That’s good for our good buddy Sam! Look at all of those positive numbers! But I have to urge caution. First, people move for a lot of reasons. The census question on why people move (2012 to 2013) showed some of the reasons and some of the ways they interact. “Top marginal income tax rate” wasn’t one of them, but it doesn’t really need to be. Second, if top marginal income tax rate were a strong motivating factor for people to move, there’s a decent-sized cohort of states that have no income tax, which would make marginal reductions in the top income tax rate less appealing. For the tax rate to be the thing that pushed people over the edge, the claim has to be that for 765 people, from 2008 to 2011, holding all other reasons for moving to Nebraska fixed, the 1.61 percentage point decrease in tax rate on the next $1,000 earned over $1,500,000 (based on NBER TAXSIM methodology) swayed their choice. It’s possible to check the income of those who moved to Nebraska in this time period, but I haven’t done so. Regardless, I don’t think they were all millionaires.
Third, keeping in mind the second note of caution, the geographic patterns are sometimes really weird.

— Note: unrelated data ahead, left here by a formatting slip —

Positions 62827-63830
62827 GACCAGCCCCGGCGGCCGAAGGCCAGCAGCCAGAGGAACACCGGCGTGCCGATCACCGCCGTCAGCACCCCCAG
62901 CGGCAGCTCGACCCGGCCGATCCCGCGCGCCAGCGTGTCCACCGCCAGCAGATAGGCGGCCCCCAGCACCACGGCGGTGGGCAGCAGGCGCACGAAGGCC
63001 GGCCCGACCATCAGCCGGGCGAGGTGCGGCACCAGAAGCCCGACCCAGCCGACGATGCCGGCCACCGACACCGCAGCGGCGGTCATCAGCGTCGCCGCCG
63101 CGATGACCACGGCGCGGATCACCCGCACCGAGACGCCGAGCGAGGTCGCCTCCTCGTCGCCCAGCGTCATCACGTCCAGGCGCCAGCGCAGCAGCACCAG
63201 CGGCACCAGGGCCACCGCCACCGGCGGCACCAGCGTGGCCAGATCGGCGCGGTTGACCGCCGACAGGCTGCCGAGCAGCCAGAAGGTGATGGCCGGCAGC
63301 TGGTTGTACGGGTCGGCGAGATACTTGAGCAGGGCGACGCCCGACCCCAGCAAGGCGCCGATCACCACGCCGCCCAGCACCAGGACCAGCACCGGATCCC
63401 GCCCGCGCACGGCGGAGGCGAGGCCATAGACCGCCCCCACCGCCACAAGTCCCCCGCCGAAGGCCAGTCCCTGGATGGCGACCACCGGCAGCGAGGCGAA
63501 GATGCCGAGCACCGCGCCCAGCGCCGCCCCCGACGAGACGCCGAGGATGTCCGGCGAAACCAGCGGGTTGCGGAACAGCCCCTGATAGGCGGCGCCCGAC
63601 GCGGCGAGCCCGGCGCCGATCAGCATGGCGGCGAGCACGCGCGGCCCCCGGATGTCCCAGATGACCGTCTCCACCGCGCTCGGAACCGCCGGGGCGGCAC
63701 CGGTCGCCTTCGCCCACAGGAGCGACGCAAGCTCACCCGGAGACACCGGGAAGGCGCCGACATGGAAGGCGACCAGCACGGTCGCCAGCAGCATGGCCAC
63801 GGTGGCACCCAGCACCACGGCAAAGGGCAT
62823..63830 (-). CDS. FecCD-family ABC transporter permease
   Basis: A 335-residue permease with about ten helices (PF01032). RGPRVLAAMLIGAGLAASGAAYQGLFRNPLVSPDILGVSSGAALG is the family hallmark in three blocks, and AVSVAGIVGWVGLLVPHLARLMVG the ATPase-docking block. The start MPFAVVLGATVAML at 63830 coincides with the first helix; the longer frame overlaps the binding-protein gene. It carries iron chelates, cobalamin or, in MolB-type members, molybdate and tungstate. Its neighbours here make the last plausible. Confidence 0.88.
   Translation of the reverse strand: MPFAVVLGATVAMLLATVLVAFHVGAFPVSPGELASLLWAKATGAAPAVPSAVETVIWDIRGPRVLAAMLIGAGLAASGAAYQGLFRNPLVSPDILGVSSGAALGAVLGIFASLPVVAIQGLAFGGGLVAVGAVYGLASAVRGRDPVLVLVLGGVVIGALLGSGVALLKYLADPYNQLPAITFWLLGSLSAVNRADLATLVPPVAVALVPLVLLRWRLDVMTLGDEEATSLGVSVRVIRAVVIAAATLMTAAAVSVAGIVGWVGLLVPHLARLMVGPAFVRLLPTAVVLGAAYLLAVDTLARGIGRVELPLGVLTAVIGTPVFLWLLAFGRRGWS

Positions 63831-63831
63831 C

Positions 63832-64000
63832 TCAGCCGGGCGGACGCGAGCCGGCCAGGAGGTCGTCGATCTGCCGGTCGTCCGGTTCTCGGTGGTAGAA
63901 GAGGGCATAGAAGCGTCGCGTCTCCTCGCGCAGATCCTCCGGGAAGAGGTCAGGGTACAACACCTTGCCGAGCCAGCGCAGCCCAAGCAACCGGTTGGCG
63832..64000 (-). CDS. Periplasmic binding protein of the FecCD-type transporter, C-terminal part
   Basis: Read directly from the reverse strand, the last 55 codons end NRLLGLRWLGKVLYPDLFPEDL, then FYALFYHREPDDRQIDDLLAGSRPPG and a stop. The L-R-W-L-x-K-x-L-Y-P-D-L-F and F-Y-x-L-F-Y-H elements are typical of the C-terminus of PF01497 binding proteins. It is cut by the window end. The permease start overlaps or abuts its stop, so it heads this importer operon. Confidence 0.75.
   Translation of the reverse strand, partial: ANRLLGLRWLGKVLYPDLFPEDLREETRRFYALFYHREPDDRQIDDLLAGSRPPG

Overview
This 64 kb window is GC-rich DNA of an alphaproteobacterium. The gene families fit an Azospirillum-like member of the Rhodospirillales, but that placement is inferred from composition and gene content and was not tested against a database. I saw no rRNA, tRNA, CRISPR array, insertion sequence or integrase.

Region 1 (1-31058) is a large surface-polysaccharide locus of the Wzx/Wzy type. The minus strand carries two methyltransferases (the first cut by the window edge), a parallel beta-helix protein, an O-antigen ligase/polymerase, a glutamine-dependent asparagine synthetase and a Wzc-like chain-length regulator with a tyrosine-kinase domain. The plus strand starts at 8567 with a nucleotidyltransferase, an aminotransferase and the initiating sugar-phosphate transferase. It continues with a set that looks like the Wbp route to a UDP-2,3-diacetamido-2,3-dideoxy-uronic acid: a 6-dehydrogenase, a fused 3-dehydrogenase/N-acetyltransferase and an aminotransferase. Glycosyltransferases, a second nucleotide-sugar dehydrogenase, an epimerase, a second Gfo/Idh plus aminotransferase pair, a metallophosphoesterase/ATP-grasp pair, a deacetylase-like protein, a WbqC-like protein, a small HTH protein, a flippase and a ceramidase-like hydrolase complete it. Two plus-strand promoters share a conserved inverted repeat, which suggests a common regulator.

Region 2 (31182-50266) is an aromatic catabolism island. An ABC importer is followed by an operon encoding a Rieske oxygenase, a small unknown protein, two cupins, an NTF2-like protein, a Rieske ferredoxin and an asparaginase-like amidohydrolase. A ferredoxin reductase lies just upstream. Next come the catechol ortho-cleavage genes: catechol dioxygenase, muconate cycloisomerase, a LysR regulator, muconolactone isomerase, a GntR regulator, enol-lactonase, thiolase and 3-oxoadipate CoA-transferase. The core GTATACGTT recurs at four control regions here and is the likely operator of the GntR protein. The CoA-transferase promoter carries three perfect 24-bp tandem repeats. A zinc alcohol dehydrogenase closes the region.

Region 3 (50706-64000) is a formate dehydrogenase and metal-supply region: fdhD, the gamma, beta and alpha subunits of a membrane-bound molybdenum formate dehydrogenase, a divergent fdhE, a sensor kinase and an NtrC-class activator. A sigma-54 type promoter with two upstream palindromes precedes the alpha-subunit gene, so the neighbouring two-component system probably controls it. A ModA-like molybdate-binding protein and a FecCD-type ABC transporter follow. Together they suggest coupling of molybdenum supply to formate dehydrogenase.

Colors here are:
- Darkest red: at or above 90% of the maximum net migration to the state in question
- Darkest blue: at or below 90% of the negative of the maximum net migration to the state in question
- White: within 10% (positive or negative) of the maximum from zero
- Black: indicates which state is being shown2
It makes sense that a lot of people moved from California, Florida, Texas, and New York to other states when there was positive net migration. Whatever factors were driving that net migration were going to drive more total people from these four very populous states, if only because there were more people possibly to drive. This is reasonable to believe unless you look at Michigan’s 2005 tax cut, which overall preceded positive net migration, but had large negative net migration to both Texas and California, but large positive net migration from Florida. You might claim that these populations are in some way qualitatively different, but then you’d have a lot of similarity to explain in the other maps.